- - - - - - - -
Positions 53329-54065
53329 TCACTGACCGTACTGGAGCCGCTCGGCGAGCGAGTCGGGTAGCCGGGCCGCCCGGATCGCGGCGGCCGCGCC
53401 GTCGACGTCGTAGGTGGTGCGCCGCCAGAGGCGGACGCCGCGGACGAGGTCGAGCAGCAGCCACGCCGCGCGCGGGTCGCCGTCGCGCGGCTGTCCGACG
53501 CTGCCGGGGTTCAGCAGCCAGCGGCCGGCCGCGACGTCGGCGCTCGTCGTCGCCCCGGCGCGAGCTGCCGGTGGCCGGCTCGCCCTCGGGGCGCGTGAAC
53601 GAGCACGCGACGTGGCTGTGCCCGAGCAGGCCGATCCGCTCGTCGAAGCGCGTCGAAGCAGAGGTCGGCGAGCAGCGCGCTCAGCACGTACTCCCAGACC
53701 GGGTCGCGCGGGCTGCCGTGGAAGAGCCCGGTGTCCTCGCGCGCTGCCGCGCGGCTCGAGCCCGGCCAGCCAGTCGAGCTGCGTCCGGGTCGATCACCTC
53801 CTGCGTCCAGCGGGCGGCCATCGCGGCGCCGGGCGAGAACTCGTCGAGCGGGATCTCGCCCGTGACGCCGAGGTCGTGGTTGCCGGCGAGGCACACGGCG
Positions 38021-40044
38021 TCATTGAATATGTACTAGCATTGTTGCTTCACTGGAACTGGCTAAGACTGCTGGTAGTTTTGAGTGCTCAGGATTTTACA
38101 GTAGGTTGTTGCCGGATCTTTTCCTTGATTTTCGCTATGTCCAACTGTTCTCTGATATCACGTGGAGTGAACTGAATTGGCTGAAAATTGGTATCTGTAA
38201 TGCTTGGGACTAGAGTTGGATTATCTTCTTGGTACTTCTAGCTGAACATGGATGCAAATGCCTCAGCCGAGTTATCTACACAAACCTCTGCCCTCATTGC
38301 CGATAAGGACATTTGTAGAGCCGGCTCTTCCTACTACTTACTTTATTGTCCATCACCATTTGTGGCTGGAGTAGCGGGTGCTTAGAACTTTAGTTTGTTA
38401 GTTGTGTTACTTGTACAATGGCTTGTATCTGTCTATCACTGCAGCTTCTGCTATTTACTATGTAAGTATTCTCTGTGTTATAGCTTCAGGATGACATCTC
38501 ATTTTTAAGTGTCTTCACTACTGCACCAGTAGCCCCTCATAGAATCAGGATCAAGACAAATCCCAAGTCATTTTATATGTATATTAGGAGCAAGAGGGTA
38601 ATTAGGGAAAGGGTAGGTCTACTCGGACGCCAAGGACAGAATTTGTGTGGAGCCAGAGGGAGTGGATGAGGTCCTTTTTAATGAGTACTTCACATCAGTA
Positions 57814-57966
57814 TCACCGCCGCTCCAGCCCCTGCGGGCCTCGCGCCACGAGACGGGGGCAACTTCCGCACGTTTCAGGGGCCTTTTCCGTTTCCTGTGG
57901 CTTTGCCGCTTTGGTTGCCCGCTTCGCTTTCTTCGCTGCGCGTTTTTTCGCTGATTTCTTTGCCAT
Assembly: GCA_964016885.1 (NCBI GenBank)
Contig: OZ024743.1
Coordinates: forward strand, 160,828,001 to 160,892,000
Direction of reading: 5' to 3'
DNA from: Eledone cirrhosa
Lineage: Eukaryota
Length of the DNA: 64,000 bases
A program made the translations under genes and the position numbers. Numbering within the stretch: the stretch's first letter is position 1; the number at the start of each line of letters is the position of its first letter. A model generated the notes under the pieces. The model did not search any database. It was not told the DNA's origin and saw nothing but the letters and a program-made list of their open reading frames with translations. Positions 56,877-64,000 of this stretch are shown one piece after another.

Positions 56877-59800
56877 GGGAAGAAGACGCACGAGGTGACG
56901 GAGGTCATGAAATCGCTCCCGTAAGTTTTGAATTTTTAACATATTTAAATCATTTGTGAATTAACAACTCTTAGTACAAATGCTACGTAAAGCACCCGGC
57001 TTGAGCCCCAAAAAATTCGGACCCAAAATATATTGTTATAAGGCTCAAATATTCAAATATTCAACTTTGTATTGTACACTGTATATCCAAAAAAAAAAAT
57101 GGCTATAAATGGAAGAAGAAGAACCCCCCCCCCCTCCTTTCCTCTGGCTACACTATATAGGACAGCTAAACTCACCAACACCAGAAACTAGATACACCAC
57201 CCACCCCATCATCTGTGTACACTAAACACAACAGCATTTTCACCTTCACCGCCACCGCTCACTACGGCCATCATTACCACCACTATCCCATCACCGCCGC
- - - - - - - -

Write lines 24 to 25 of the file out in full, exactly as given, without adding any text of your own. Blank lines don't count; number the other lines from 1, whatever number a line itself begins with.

Lineage: Eukaryota
Length of the DNA: 64,000 bases